Oakville T 138.9 59,043 16,091 193,832 68,617
Ajax T 67.0 17,878 4,639 119,677 38,105
Milton T 363.2 13,583 3,638 110,128 35,537
Pickering CY 231.5 25,196 6,239 91,771 31,630
Newmarket T 38.5 18,941 5,059 84,224 29,315
Caledon T 688.2 17,422 4,689 66,502 22,021
Halton Hills T 276.3 31,136 8,324 61,161 21,475
Aurora T 49.8 13,614 3,611 55,445 19,381
Whitchurch-Stouffville T 206.2 11,262 3,113 45,837 15,712
Georgina T 287.8 14,959 4,570 45,418 18,687
Bradford West Gwillimbury T 201.0 6,673 1,803 35,325 11,918
New Tecumseth T 274.2 10,438 2,944 34,242 13,191
Orangeville T 15.6 8,074 2,400 28,900 10,696
King TP 333.3 12,864 3,400 24,512 8,736
East Gwillimbury T 245.0 9,359 2,427 23,991 8,279
Uxbridge TP 420.9 9,507 2,619 21,176 7,946
Mono T 277.8 2,735 757 8,609 3,127
Chippewas of Georgina Island First Nation IRI 14.5 120 34 261 565

Table 2
Population and dwelling counts, 1971 and 2016, Vancouver census metropolitan area and census subdivisions
Table summary
This table displays the results of Population and dwelling counts. The information is grouped by Geographic name (appearing as row headers), Type , 2016, 1971, Land area, Population and Private dwelling, calculated using km and number units of measure (appearing as column headers).
Geographic name Type 2016 1971 2016
Land area Population Private dwelling Population Private dwelling
km2 number
Vancouver CMA 2,882.7 1,082,441 345,897 2,463,431 1,027,613
Vancouver CY 115.0 426,055 153,193 631,486 309,418
Surrey CY 316.4 98,601 26,954 517,887 181,159
Burnaby CY 90.6 125,660 38,657 232,755 98,030
Richmond CY 129.3 62,121 16,945 198,309 77,478
Coquitlam CY 122.3 53,230 13,332 139,284 54,393
Langley DM 308.0 21,936 6,360 117,285 43,720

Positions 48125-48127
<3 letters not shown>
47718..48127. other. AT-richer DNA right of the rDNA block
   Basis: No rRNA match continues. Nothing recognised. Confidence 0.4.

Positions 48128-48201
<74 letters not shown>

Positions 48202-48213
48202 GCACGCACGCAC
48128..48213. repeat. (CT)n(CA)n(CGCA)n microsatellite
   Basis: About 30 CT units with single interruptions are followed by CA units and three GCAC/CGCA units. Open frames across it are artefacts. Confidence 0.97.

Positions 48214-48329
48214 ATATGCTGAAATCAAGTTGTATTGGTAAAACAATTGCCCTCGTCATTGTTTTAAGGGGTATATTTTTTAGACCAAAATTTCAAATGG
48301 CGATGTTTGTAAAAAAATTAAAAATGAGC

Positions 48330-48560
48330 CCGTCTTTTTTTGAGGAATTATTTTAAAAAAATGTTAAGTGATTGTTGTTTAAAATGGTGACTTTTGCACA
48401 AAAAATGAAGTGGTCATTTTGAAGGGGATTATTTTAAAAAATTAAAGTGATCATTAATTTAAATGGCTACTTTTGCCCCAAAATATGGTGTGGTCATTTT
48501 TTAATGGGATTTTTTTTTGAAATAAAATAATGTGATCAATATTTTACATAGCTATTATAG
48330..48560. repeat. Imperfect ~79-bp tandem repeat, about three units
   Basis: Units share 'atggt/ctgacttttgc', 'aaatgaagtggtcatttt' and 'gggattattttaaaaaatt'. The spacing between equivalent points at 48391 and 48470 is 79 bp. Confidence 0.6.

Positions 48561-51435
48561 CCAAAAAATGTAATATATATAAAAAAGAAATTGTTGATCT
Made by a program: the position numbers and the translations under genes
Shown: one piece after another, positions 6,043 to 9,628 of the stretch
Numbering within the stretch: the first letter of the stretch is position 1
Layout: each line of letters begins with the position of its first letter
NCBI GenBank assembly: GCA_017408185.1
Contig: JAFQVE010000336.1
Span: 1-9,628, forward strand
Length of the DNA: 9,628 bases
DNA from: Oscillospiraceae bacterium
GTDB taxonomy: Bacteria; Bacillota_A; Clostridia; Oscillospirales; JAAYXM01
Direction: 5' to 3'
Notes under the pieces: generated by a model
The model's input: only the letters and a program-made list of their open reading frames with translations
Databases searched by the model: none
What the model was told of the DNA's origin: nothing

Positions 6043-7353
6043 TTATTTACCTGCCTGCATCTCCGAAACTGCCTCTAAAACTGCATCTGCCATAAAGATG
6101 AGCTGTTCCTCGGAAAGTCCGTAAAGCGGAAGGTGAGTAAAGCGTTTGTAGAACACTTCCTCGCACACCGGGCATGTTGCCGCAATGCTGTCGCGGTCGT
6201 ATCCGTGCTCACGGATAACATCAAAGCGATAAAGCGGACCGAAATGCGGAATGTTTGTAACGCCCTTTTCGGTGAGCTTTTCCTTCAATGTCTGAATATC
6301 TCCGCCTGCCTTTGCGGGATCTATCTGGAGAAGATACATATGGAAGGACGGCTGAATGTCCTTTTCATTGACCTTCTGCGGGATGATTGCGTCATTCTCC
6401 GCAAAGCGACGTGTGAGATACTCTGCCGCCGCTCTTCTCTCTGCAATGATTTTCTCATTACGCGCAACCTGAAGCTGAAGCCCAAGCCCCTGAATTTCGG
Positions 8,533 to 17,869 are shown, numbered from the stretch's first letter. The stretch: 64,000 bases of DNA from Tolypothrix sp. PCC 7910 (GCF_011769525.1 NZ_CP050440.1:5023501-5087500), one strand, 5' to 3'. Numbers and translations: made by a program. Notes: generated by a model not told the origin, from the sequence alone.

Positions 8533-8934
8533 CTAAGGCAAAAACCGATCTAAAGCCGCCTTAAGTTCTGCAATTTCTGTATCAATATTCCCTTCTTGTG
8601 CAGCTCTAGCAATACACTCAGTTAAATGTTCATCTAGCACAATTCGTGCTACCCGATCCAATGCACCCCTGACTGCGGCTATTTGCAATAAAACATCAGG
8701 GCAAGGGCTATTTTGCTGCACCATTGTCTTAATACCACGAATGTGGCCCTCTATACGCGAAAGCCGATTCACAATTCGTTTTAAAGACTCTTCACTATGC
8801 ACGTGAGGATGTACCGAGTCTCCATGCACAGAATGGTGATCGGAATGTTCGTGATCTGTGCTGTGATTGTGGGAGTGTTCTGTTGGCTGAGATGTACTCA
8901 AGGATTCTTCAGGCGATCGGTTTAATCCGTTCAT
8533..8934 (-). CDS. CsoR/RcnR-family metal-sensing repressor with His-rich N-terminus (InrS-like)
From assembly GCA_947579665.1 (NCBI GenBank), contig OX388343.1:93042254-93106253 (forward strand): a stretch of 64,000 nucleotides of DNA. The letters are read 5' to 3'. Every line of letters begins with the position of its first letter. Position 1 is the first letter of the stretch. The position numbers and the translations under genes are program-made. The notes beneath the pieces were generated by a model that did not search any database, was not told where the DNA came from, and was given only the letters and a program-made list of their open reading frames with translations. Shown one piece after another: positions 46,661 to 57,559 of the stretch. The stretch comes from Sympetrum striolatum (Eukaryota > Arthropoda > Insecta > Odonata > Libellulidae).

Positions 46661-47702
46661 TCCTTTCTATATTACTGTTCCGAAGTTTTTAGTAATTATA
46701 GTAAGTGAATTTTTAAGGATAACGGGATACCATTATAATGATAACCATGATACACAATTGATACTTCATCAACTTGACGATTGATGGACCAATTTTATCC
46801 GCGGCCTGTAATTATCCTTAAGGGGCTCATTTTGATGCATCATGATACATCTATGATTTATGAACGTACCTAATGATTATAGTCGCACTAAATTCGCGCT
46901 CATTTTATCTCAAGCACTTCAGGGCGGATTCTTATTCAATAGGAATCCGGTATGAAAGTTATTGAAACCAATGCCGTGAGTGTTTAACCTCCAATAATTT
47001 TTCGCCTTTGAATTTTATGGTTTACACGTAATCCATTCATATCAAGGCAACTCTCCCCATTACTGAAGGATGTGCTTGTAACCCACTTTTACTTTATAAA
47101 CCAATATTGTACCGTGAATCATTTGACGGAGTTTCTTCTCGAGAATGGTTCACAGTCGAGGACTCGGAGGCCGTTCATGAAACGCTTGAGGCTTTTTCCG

Delta DM 180.2 45,860 12,062 102,238 37,590
North Vancouver DM 160.8 57,861 15,603 85,935 32,624
Maple Ridge CY 266.8 24,476 7,423 82,256 31,400
New Westminster CY 15.6 42,835 15,448 70,996 34,235
Port Coquitlam CY 29.2 19,560 5,221 58,612 22,586
North Vancouver CY 11.8 31,847 11,519 52,898 26,426
West Vancouver DM 87.3 35,452 11,246 42,473 18,649
Port Moody CY 25.9 10,778 2,938 33,551 13,318
Langley CY 10.2 4,684 1,508 25,888 12,264
White Rock CY 5.1 10,349 4,127 19,952 10,856
Pitt Meadows CY 86.5 2,837 773 18,573 7,356
Greater Vancouver A RDA 816.3 3,643 1,088 16,133 8,542
Bowen Island IM 50.1 350 167 3,680 1,915
Capilano 5 IRI 1.7 1,332 578 2,931 1,433
AnmoreTable 2 Note 1 VL 27.5 906 272 2,210 723
Burrard Inlet 3 IRI 1.1 152 27 1,855 932
Musqueam 2 IRI 1.8 650 129 1,652 615
Lions Bay VL 2.5 396 121 1,334 547
Tsawwassen IRI 6.6 81 22 816 368
BelcarraTable 2 Note 1 VL 5.5 0 0 643 292
Mission 1 IRI 0.3 471 103 576 178
Matsqui 4Table 2 Note 2 IRI 0.3 0 0 471 286
Katzie 1 IRI 0.4 91 18 262 83
Seymour Creek 2Table 2 Note 2 IRI 0.5 0 0 123 40
Semiahmoo IRI 1.3 119 41 120 64
McMillan Island 6 IRI 1.8 83 17 94 32
Coquitlam 1Table 2 Note 3 IRI 0.0 6 2 54 25
Barnston Island 3 IRI 0.6 0 0 49 16
Katzie 2 IRI 0.3 0 0 40 15
Musqueam 4 IRI 0.5 0 0 10 4